The difference between Probation and Parole

Probation and parole hold similar meanings to those convicted of a crime; time is being served while living in the community with strict guidelines and expectations, an alternative to incarceration. The biggest difference between the two is when time is served once convicted. We will look at what those guidelines and expectations are, but first let’s discuss each term.

Probation is when the defendant has a chance to serve his/her time before incarceration. When someone is granted a sentence that includes probation, they will often be sentenced to a period of incarceration, that period of incarceration is suspended and the person is ordered to successfully complete a period of probation. This is an opportunity to show the court a desire to rehabilitate. Typically, this is for a first-time offender or someone guilty of a non-violent crime. A sentence that includes probation is often as a result of a plea bargain but someone can get probation even if he/she lost at trial. By not violating conditions of probation, a person can avoid their prison sentence and lead a relatively normal life. However, should there be any additional violations during the term of probation, the offender will be required to serve their prison sentence. As an example, someone could be sentenced to serve 5-years in prison, that sentence is suspended and that person is order to complete a 3-year term of probation. If that person has no violations, that person will not have to serve that prison sentence. If there are violations, it is possible that person could be sent to prison to serve that sentence.

Parole is an option for inmates currently serving their sentence in prison and can only be approved by a parole board. Parole is not guaranteed and is dependent on the time served, good behavior and other factors. Once an inmate is released they are considered a parolee for the remainder of their sentence. A parolee can be sent back to prison should he/she violate the conditions of release or commit another crime.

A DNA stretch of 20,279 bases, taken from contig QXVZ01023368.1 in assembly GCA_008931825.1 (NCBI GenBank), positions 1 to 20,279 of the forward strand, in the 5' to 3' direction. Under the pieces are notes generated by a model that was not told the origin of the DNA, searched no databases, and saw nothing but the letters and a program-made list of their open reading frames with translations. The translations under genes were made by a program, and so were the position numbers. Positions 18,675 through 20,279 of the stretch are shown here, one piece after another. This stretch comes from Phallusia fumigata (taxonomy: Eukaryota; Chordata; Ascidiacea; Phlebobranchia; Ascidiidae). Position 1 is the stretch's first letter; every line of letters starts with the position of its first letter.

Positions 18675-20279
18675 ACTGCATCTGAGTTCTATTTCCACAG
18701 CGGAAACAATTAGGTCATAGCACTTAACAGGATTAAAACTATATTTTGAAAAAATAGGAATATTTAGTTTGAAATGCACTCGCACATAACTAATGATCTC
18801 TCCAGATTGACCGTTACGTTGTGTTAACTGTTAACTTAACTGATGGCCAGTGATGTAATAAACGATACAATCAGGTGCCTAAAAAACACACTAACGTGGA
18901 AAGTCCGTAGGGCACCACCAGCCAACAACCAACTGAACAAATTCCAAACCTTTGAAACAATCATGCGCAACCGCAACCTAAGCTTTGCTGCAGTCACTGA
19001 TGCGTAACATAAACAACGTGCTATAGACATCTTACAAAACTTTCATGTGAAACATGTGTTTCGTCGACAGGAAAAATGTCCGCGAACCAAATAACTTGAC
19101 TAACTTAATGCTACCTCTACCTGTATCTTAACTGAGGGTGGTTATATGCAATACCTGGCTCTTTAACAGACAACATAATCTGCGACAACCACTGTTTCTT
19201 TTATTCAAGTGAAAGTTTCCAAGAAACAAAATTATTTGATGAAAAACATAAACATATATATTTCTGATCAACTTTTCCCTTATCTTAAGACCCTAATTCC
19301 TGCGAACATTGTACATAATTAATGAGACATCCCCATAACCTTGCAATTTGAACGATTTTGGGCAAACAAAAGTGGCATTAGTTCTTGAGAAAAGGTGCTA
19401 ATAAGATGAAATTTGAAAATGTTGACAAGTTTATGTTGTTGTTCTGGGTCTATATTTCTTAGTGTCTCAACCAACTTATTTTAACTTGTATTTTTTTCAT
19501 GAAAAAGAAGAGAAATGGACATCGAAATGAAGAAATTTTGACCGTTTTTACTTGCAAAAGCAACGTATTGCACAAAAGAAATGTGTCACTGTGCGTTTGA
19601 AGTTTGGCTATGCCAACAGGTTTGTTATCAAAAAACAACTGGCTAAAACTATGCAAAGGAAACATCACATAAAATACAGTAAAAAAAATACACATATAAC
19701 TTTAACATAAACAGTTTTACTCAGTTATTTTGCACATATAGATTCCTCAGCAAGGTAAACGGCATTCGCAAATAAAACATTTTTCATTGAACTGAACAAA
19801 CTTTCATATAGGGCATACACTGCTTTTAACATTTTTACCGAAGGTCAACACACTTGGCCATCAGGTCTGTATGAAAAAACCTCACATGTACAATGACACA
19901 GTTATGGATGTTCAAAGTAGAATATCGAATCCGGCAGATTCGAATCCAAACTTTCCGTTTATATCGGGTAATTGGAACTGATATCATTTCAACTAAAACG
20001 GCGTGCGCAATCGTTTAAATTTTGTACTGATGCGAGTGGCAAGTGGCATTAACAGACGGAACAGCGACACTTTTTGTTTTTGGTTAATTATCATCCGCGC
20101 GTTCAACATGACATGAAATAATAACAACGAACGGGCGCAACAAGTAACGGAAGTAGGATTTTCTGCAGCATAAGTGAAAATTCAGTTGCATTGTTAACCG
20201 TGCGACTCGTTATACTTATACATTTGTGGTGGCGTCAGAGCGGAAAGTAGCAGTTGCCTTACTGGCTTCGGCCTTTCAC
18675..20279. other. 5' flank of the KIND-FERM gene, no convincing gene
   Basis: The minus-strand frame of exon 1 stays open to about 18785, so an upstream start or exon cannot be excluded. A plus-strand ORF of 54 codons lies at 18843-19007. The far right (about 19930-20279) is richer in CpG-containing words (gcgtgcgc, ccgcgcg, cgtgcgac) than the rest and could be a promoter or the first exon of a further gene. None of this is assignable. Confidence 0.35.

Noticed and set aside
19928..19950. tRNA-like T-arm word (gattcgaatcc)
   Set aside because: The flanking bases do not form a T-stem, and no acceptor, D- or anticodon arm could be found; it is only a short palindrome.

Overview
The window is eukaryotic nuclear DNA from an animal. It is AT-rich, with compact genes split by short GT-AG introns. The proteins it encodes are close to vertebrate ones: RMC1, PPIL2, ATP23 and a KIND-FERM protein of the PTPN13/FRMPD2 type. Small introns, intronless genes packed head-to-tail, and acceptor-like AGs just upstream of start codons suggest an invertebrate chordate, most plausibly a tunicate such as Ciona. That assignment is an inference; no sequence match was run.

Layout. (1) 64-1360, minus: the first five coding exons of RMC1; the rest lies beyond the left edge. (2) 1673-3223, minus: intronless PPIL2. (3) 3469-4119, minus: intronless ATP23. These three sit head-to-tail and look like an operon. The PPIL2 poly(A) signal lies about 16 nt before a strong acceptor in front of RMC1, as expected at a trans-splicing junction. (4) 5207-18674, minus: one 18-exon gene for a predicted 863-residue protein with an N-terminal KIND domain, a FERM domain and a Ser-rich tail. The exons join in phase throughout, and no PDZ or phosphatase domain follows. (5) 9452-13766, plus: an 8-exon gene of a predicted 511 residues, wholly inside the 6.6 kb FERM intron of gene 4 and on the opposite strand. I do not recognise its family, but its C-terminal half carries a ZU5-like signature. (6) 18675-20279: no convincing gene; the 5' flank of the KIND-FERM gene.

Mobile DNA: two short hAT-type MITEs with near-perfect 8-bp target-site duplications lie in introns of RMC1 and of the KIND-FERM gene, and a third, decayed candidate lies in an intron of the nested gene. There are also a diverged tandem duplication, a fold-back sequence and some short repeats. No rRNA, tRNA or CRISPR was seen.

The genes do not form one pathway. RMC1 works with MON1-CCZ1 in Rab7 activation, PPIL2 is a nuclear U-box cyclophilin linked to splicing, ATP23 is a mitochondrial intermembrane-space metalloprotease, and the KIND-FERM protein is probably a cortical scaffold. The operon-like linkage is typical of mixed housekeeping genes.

We’ve talked about guidelines and expectations, also referred to as conditions of, here is a short list of conditions.

  • Meeting with your officer. Usually this is an in-person meeting, but can be via phone or mail.
  • No use or possession of drugs, alcohol or other intoxicating and illicit chemicals
  • Remain within county or state and obtain permission before traveling outside geographical boundaries
  • Contact with others on parole or current inmates is prohibited
  • Officers have access to place of residence, employment and any other location as needed
  • Notification of changes, including marital status, residence and employment
  • Do not own or otherwise possess any kind of firearm
  • Unconditional agreement to drug testing, curfew and any other treatment as directed by officer
  • Be gainfully employed
  • No added violations of law
  • Pay monthly restitution as part of a cost deferment for supervision
  • Warrantless searches of home, employment and person at any time
  • Unconditionally comply with all other conditions directed by the court and officer

This is not meant to be a comprehensive list and either a judge or the parole board can alter conditions is regard to individual cases. Be sure to discuss options with an attorney specializing in criminal cases.